Nanoscale Patterning of Organic and Metallic Features on Semiconductors via Self-Assembly of Soft Materials
Abstract:Nanostructured materials continue to be the focus of intense research due to their promise of innumerable practical applications as well as advancing the fundamental understanding of these intriguing materials. In particular, the need for metallic and organic features of increasingly smaller size regimes has imposed stringent demands upon chemists to produce a variety of highly functional materials with reduced dimensions. The successful realization of arrayed nanosensor and nanoelectrode production, molecular electronics, ultra large scale integration (ULSI) device fabrication, and nanoelectromechanical systems (NEMS) will require unparalleled precision and control of geometry, aspect ratio, surface morphology, deposition rate, and substrate adhesion without sacrificing throughput or cost effectiveness. While much effort has been expended towards the synthesis of nanoscale structures, one of the most challenging aspects for the nanoscale materials community is the question of how to ‘wire in’ these functional elements with the real world. In this talk, we will describe recent work towards the interfacing of nanoscale patterns of organic molecular and metallic structures with semiconductor surfaces such as silicon, germanium, gallium arsenide and indium phosphide. We have developed a repertoire of chemical reactivities on semiconductor interfaces, and are now patterning them through straightforward and efficient, highly parallel patterning strategies via self-assembly of soft polymer materials. The self-assembled materials direct transport of reagents to the semiconductor so that the reaction takes place in a spatially defined manner, with precise control over the quantity of reagent delivered. Even mixtures of reagents can be ‘sorted out’ by these interfaces to produce nanoscale (∼10 nm) domains of different chemical functionalities, simultaneously. We will describe these and related approaches towards precise patterning of semiconductor surfaces, entirely via wet-chemical processes that are compatible with existing fabrication strategies.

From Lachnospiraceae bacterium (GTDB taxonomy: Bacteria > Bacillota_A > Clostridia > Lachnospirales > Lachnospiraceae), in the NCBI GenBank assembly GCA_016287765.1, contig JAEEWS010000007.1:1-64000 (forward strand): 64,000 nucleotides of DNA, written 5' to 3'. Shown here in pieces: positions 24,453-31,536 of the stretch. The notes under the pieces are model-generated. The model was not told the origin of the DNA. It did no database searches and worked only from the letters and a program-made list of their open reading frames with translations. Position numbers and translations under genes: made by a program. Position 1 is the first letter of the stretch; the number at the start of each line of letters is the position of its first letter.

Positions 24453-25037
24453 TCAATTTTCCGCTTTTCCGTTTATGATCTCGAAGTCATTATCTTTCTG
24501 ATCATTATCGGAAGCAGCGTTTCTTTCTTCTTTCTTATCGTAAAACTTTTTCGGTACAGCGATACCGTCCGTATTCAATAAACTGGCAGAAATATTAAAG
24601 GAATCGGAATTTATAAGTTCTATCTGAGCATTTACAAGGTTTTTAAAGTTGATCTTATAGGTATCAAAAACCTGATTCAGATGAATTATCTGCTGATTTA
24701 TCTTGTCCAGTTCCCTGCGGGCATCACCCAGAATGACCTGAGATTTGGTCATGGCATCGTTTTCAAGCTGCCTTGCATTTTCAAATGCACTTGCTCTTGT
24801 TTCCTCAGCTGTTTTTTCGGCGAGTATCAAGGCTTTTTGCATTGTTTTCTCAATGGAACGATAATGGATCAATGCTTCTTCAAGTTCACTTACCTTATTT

Document Type: Research Article
Publication date: January 1, 2005
For more than 25 years, NIP has been the leading forum for discussion of advances and new directions in non-impact and digital printing technologies. A comprehensive, industry-wide conference, this meeting includes all aspects of the hardware, materials, software, images, and applications associated with digital printing systems, including drop-on-demand ink jet, wide format ink jet, desktop and continuous ink jet, toner-based electrophotographic printers, production digital printing systems, and thermal printing systems, as well as the engineering capability, optimization, and science involved in these fields.
Since 2005, NIP has been held in conjunction with the Digital Fabrication Conference.
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